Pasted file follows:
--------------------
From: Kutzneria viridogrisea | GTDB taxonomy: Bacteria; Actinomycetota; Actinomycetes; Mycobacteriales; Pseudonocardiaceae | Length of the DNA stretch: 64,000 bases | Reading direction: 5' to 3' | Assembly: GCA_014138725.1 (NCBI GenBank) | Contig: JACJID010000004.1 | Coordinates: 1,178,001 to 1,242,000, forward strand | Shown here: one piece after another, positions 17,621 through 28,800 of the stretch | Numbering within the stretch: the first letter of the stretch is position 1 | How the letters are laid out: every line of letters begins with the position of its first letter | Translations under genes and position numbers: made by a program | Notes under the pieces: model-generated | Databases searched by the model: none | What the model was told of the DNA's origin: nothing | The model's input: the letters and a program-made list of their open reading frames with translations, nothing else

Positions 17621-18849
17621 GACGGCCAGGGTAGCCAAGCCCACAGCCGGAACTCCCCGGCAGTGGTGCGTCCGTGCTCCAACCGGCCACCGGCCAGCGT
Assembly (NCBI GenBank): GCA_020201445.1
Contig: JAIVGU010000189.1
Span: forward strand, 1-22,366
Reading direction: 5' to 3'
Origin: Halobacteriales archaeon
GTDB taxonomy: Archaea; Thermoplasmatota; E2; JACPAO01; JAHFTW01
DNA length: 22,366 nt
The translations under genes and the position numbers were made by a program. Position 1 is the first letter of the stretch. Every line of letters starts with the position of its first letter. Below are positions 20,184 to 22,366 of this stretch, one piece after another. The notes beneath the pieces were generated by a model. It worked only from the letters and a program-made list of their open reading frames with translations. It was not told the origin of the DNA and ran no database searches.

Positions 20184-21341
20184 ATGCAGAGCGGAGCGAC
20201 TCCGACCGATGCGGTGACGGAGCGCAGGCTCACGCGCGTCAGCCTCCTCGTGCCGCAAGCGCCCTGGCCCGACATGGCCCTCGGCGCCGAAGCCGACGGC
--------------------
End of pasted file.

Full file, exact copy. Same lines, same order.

From: Kutzneria viridogrisea | GTDB taxonomy: Bacteria; Actinomycetota; Actinomycetes; Mycobacteriales; Pseudonocardiaceae | Length of the DNA stretch: 64,000 bases | Reading direction: 5' to 3' | Assembly: GCA_014138725.1 (NCBI GenBank) | Contig: JACJID010000004.1 | Coordinates: 1,178,001 to 1,242,000, forward strand | Shown here: one piece after another, positions 17,621 through 28,800 of the stretch | Numbering within the stretch: the first letter of the stretch is position 1 | How the letters are laid out: every line of letters begins with the position of its first letter | Translations under genes and position numbers: made by a program | Notes under the pieces: model-generated | Databases searched by the model: none | What the model was told of the DNA's origin: nothing | The model's input: the letters and a program-made list of their open reading frames with translations, nothing else

Positions 17621-18849
17621 GACGGCCAGGGTAGCCAAGCCCACAGCCGGAACTCCCCGGCAGTGGTGCGTCCGTGCTCCAACCGGCCACCGGCCAGCGT
Assembly (NCBI GenBank): GCA_020201445.1
Contig: JAIVGU010000189.1
Span: forward strand, 1-22,366
Reading direction: 5' to 3'
Origin: Halobacteriales archaeon
GTDB taxonomy: Archaea; Thermoplasmatota; E2; JACPAO01; JAHFTW01
DNA length: 22,366 nt
The translations under genes and the position numbers were made by a program. Position 1 is the first letter of the stretch. Every line of letters starts with the position of its first letter. Below are positions 20,184 to 22,366 of this stretch, one piece after another. The notes beneath the pieces were generated by a model. It worked only from the letters and a program-made list of their open reading frames with translations. It was not told the origin of the DNA and ran no database searches.

Positions 20184-21341
20184 ATGCAGAGCGGAGCGAC
20201 TCCGACCGATGCGGTGACGGAGCGCAGGCTCACGCGCGTCAGCCTCCTCGTGCCGCAAGCGCCCTGGCCCGACATGGCCCTCGGCGCCGAAGCCGACGGC